The second reader was rather concerned over the fact that I had indicated in my previous article that I believed submission (of one human to another, regardless of the relationship) was conditional in nature, rather than absolute. The only submission, in my view, that is truly absolute and unconditional is that of man to God. In all lesser relationships, however, my obligation to be submissive is conditional upon the godliness and rightness of the dictates handed down. This reader, however, stated that "if every command is subjected to that kind of analysis before we obey, the result" will be the destruction of every segment of society (military, church, family, etc.). One could make the same argument for blind loyalty and unquestioning obedience to mere men. Look where it got the people of Germany back in the 1930's and 40's. Most didn't dare question those above them, so they blindly "followed orders" ... and millions perished. I'm not suggesting anarchy. I'm not saying that we should rise up against every law in the land and stubbornly resist all authority. I'm simply stating that if we are determined to place God first in all things, then our lives must reflect that commitment, and when men (regardless of their place in this world or in our lives) seek to compel us to act in a way that we believe to be blatantly opposed to God's will, then we should refuse to comply.

For example: King Darius signed a document declaring that if any man in the kingdom "makes a petition to any god or man" other than himself, "he shall be cast into the lions' den" [Daniel 6:7-9]. This was the law of the land. Did Daniel obey it? Was he submissive to King Darius? Notice what Scripture says: "Now when Daniel knew that the document was signed, he entered his house ... and he continued kneeling on his knees three times a day, praying and giving thanks before his God, as he had been doing previously" [vs. 10]. Didn't Daniel realize that his "lack of submission" would be the "destruction" of society?! No. What Daniel did realize is that his first obligation was to GOD, not any man ... regardless of that man's position in society. Here's yet another example: Vashti was commanded by her husband, the king, to come and "display her beauty" before his assembled guests. "But Queen Vashti refused to come at the king's command" [Esther 1:12]. Here we see a double lack of submissiveness: wife disobeying husband, and subject disobeying king. Sure enough this worried "the men" of the land, for these brutes feared their wives might be emboldened to shed their shackles! "This day the ladies of Persia and Media who have heard of the queen's conduct will speak in the same way to all the king's princes, and there will be no end of disrespect and discord" [vs. 18]. Can't have that! We've got to keep them "in their place." Thus, make an example of Vashti, "then all the women will respect their husbands" [vs. 20]. I suppose that was the only way such "men" would ever get respect -- impose it.

In the book of Acts we find the apostles of our Lord summoned before the Jewish Sanhedrin, "and they commanded them not to speak or teach at all in the name of Jesus" [Acts 4:18]. Were these devoted followers of Jesus submissive? Did they obey? No. Peter summed it up well when he said, "We must obey God rather than men" [Acts 5:29; cf. 4:19-20]. Again, we are not talking about general laws designed to maintain order in society (such as speed limits, watering restrictions during times of drought, and the like). If laws are reasonable and designed for the ultimate good of society, church, military, family, etc., then there is no just cause for men to refuse obedience. However, when those entrusted with leadership seek to impose their own selfish whims on others (whether that be in society, military, church or home), to passively submit to such, and to render blind obedience, is equally destructive to those institutions, in the long run, as opposition to legitimate laws. In point of fact, one's righteous resistance to such ungodly, unreasonable dictates may actually prove, in the long run, to be the salvation of such institutions, although such resistance may well require the courage of a Vashti or a Daniel.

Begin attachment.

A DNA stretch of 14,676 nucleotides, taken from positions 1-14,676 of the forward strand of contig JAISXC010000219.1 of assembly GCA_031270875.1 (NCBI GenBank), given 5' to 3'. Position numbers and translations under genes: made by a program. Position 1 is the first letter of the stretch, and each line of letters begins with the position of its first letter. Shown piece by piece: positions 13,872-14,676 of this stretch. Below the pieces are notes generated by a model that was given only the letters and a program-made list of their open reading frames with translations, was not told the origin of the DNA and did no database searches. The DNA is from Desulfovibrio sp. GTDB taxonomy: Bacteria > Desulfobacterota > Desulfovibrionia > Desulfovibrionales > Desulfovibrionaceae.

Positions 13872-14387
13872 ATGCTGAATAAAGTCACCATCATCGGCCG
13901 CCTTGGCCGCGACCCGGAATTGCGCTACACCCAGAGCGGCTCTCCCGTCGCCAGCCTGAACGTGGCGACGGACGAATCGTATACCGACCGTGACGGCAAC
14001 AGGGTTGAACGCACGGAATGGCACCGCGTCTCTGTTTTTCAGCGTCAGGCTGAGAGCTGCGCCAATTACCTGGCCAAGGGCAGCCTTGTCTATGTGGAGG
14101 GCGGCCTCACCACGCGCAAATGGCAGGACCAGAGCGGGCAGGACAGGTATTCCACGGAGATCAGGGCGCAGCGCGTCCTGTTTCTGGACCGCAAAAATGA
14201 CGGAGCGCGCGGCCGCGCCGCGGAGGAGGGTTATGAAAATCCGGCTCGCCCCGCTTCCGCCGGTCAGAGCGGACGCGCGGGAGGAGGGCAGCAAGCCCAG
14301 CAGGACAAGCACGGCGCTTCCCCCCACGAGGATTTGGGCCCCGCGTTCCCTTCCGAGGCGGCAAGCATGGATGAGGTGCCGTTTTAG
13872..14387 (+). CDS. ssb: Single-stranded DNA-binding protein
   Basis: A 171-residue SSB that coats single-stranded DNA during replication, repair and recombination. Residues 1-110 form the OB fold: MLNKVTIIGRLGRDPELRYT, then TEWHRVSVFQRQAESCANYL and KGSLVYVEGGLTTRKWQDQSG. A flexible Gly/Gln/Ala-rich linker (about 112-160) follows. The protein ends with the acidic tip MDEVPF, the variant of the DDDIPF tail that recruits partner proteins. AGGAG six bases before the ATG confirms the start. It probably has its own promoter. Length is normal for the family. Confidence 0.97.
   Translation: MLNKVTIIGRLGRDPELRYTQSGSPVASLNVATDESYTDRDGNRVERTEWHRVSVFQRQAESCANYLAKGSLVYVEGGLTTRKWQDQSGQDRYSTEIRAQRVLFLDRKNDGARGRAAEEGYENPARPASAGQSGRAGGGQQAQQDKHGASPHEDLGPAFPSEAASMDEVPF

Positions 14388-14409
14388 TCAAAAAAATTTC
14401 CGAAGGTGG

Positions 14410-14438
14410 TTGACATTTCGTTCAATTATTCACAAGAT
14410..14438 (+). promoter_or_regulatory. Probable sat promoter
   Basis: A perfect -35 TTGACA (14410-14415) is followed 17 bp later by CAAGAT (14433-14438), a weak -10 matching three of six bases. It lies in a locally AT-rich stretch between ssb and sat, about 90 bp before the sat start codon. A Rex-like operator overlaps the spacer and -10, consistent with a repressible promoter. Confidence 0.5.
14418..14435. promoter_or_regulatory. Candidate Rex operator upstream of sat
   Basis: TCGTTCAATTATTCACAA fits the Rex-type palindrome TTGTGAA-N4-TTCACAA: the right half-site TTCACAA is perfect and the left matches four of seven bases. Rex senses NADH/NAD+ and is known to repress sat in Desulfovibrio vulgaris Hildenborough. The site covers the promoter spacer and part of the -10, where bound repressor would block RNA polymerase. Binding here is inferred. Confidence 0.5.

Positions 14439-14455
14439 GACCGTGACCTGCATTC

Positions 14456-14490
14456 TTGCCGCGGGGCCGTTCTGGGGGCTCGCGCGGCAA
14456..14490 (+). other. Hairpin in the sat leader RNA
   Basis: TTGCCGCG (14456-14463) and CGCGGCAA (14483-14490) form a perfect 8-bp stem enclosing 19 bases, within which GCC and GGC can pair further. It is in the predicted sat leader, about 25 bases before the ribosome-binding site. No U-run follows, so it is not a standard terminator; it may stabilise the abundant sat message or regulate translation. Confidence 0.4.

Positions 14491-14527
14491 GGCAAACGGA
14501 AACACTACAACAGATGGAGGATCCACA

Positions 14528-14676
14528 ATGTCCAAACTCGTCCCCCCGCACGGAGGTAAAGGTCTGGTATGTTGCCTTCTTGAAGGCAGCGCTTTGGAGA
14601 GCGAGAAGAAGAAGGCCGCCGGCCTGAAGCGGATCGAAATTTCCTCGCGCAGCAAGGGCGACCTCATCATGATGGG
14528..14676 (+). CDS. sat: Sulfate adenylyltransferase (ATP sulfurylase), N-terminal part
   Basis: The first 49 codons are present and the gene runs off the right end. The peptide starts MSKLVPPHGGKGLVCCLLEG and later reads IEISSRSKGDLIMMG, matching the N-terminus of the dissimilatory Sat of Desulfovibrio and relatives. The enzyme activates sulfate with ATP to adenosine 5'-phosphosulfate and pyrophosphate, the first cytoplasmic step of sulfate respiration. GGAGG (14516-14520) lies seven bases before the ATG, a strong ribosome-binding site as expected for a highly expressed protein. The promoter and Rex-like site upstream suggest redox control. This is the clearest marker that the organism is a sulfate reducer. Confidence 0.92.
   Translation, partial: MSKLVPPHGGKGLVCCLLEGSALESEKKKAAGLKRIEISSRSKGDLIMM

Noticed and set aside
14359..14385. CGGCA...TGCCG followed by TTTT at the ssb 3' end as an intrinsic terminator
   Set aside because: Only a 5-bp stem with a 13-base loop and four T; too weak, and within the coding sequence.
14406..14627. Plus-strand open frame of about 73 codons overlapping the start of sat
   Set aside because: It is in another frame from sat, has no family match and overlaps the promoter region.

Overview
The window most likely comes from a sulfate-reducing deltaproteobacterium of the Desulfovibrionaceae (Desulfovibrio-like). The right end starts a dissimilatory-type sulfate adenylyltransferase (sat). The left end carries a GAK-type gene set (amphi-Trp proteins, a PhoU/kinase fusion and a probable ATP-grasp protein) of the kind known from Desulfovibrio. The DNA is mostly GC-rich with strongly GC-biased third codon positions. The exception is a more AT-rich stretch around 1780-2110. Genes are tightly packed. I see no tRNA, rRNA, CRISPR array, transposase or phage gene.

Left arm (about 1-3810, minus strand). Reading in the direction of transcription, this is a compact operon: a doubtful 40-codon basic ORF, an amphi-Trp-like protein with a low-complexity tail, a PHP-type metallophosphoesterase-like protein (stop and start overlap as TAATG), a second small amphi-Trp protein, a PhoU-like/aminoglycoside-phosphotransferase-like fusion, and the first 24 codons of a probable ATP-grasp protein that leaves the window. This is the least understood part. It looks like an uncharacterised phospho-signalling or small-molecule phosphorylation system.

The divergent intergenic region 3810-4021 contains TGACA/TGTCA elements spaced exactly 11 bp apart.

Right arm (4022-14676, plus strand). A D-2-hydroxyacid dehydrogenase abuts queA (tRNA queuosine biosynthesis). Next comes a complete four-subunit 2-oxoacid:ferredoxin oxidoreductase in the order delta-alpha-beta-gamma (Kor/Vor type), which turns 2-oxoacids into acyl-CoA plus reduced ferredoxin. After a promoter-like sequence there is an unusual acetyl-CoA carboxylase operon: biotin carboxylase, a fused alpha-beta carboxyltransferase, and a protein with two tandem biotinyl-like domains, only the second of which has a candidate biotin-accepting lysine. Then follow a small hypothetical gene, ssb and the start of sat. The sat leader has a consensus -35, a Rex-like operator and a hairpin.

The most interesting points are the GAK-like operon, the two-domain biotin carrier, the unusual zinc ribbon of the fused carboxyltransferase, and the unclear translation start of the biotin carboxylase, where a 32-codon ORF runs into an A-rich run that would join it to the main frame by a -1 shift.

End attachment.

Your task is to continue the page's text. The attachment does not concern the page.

This second reader further wrote, "I can see how your conclusions could spread a spirit of rebellion." Yes, they could ... as per the examples of Daniel, Vashti and the apostles. Did they rebel against authority? Yes, they most certainly did. Were they wrong for doing so? No, they were not. My "conclusions" are not designed to promote rebellion and anarchy in all areas of society, but rather to promote the primacy of man's submission to GOD in all areas of society. When any aspect of society, or any institution or individual therein, seeks to steer us away from obedience and devotion to our Creator, then, frankly, a bit of "rebellion" is in order!! If this makes me a "radical" and a "subversive," then I suppose I have to plead guilty as charged. I tend to think, however, that it merely makes me submissive to the will of my Lord God, who takes a backseat to no man. I pray that these thoughts have helped to clarify some of my statements in my previous issue of Reflections. I thank these two readers for writing, and I hope that I have adequately addressed their concerns.